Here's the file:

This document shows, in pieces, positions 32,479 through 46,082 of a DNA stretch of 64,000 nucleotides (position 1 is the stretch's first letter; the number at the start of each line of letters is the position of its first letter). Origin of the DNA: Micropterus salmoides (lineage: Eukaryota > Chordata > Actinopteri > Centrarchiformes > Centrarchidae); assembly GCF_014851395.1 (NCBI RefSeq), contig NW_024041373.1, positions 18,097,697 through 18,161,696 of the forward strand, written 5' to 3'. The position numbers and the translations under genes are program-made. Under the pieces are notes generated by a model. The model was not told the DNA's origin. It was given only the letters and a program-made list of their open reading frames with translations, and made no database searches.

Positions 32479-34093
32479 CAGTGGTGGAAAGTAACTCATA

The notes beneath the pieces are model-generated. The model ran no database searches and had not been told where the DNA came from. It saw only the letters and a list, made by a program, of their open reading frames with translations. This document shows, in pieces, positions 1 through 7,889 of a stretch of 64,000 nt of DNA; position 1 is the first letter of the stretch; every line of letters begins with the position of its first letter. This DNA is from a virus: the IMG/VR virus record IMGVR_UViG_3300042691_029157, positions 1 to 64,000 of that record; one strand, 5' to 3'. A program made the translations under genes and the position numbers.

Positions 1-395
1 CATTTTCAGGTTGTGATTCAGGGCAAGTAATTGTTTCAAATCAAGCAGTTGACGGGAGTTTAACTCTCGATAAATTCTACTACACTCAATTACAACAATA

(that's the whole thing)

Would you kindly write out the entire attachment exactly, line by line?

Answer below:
This document shows, in pieces, positions 32,479 through 46,082 of a DNA stretch of 64,000 nucleotides (position 1 is the stretch's first letter; the number at the start of each line of letters is the position of its first letter). Origin of the DNA: Micropterus salmoides (lineage: Eukaryota > Chordata > Actinopteri > Centrarchiformes > Centrarchidae); assembly GCF_014851395.1 (NCBI RefSeq), contig NW_024041373.1, positions 18,097,697 through 18,161,696 of the forward strand, written 5' to 3'. The position numbers and the translations under genes are program-made. Under the pieces are notes generated by a model. The model was not told the DNA's origin. It was given only the letters and a program-made list of their open reading frames with translations, and made no database searches.

Positions 32479-34093
32479 CAGTGGTGGAAAGTAACTCATA

The notes beneath the pieces are model-generated. The model ran no database searches and had not been told where the DNA came from. It saw only the letters and a list, made by a program, of their open reading frames with translations. This document shows, in pieces, positions 1 through 7,889 of a stretch of 64,000 nt of DNA; position 1 is the first letter of the stretch; every line of letters begins with the position of its first letter. This DNA is from a virus: the IMG/VR virus record IMGVR_UViG_3300042691_029157, positions 1 to 64,000 of that record; one strand, 5' to 3'. A program made the translations under genes and the position numbers.

Positions 1-395
1 CATTTTCAGGTTGTGATTCAGGGCAAGTAATTGTTTCAAATCAAGCAGTTGACGGGAGTTTAACTCTCGATAAATTCTACTACACTCAATTACAACAATA